Prize-winning Young Horticulturalist to Dress Drab Buildings

I was lucky enough to attend the inaugural Young Horticulturalist of the Year for New South Wales lunch and announcement. And the winner was…Matt Donaldson, the owner of a landscape and property maintenance business called Green Acres.

His horticultural passion is greening vertical walls, or as he puts it “put[ting] a new spin on landscaping facades and walls …dressing up drab buildings, making a more pleasant workplace and streetscape [by] greening concrete jungles”.

I’ve included below a slightly edited report from horticultural journalist and television star Ally Jackson’s report on this great initiative by the Australian Institute for Horticulture. And by the way, congratulations to all four finalists, particularly our very own Julie Cooper!

Image: Les Halles in Avignon, France – the work of vertical wall pioneer Patrick Blanc.

Young Horticulturist of the Year Award 2009

“The inaugural Young Horticulturist of the Year Award has just been garnered on Matthew Donaldson for his innovative plans to create a living wall on the Hawkesbury Regional Museum. The $10,000 prize had encouraged many fledgling horticulturists to apply, with four entries truly standing out.

“The prize is open to horticulturalist in their last year or recently graduated from TAFE. Offering the richest award to horticulturists under 35, the state competition is open to those studying any form of amenity horticulture, including nursery production, retail nursery, landscape construction and management, aboriculture, natural area restoration, turf management and parks and gardens.

“The finalists appeared before an industry panel of Brendan Moar (Lifestyle’s Dry Spell Gardening), Graham Ross (Better Homes and Gardens) and Yates’ Judy Horton.

Julie Cooper is a 4th year apprentice at Sydney’s Royal Botanic Gardens. Her project involved creating a collection of postcards depicting the plant collection of the gardens. Giving the visiting public an “insiders view into how a garden is born, grows, evolves, matures and changes due to environmental cycles and seasons”. An artist also, Julie would use her talent as a photographer to capture the beauty of nature and the cycles of plants, seeing the postcards as an extension of the gardens themselves, “a way to communicate beyond the garden walls, what is happening within…A tool to reconnect people with the environment”.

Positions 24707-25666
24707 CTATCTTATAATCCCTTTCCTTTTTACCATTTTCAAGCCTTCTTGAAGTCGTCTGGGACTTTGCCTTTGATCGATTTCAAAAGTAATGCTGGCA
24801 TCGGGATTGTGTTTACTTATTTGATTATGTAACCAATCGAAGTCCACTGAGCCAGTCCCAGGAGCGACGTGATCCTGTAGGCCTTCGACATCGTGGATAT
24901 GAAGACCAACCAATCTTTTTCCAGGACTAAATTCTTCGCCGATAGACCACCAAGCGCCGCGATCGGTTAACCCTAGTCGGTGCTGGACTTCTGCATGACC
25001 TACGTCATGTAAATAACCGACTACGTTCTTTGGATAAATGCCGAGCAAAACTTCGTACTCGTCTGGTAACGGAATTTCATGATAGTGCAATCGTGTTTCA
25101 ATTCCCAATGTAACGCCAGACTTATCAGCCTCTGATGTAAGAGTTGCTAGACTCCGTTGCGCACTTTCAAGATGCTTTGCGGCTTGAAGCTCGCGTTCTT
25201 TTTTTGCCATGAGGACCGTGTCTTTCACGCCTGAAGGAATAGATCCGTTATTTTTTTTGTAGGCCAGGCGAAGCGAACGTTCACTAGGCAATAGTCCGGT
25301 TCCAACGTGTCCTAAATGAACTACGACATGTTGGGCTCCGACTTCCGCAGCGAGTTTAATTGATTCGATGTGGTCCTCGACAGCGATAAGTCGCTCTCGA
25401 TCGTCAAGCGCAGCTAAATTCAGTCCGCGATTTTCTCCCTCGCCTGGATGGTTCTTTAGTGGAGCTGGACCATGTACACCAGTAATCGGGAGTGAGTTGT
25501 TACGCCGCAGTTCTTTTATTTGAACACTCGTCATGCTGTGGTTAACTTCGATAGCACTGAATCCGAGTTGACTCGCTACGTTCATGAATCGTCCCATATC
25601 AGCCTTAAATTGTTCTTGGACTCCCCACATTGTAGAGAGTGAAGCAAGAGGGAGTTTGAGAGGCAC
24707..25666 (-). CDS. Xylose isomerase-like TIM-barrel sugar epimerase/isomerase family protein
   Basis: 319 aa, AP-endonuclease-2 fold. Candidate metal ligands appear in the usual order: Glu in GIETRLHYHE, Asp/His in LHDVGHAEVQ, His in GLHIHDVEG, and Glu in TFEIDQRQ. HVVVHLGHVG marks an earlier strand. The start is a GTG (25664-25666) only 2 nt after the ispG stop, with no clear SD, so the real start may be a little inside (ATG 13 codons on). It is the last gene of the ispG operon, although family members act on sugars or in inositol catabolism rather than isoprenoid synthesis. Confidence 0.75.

Lilly van Epen is a horticulturist and garden designer-in-training. Her enthusiasm for horticulture is contagious and her drive and ambition will take her a long way. Lilly’s proposal for YHOY was to develop and expand the horticultural knowledge and understanding of primary school-aged children. A program is already underway at Marsfields’ Kent Road Public, which involves kids in 3- 6 class. Lilly’s proposal differed from other school gardens as she intends to implement “structured horticultural lessons that will encourage students to develop a symbiotic relationship with their natural environment”.

Nathan Burke is a Permaculture garden designer, he volunteers at Moss Vale’s community garden and Harmony community farm and is a member of the Southern Highlands Seedsavers Network. His project was borne out of volunteer work with the St Thomas Aquinas Primary School food garden. As project designer and facilitator of the permaculture food garden he said, “I especially felt that creating a school garden would be an excellent way to teach children the value of food as well as showing them how fruit and vegetables can be produced sustainably and ecologically without straining or damaging the environment, but actually enhancing and enriching it”. Nathan’s garden design has inspired the kids in the school to become active, responsible gardeners, nurturing and growing their passions for gardening.

Matt Donaldson runs his own Landscape and property maintenance business called Green Acres. He has a vested interest in vertical gardens, has registered the name ‘Living Walls’, and since being announced the winner, is well on his way to greening vertical spaces -initially in the Hawkesbury region. His project involves building a living green wall at the Hawkesbury Regional Museum, depicting the logo of the museum. Matt wants to “put a new spin on landscaping facades and walls …dressing up drab buildings, making a more pleasant workplace and streetscape [by] greening concrete jungles”.

“Having won some media training as well as the prize money, expect to see more of the inaugural winner of 2009’s award, Matt Donaldson. And for years to come, we will welcome the input of other young, inspired horticulturists who walk away winners of the Young Horticuturalist of the Year award. It’s a very exciting time to be in horticulture.”

Ally Jackson, Australian Insitute of Horticulture, 23 October 2009


Lushe said…
Well done Matt,
Drop us an email at We would like to add you to our network of vertical gardeners.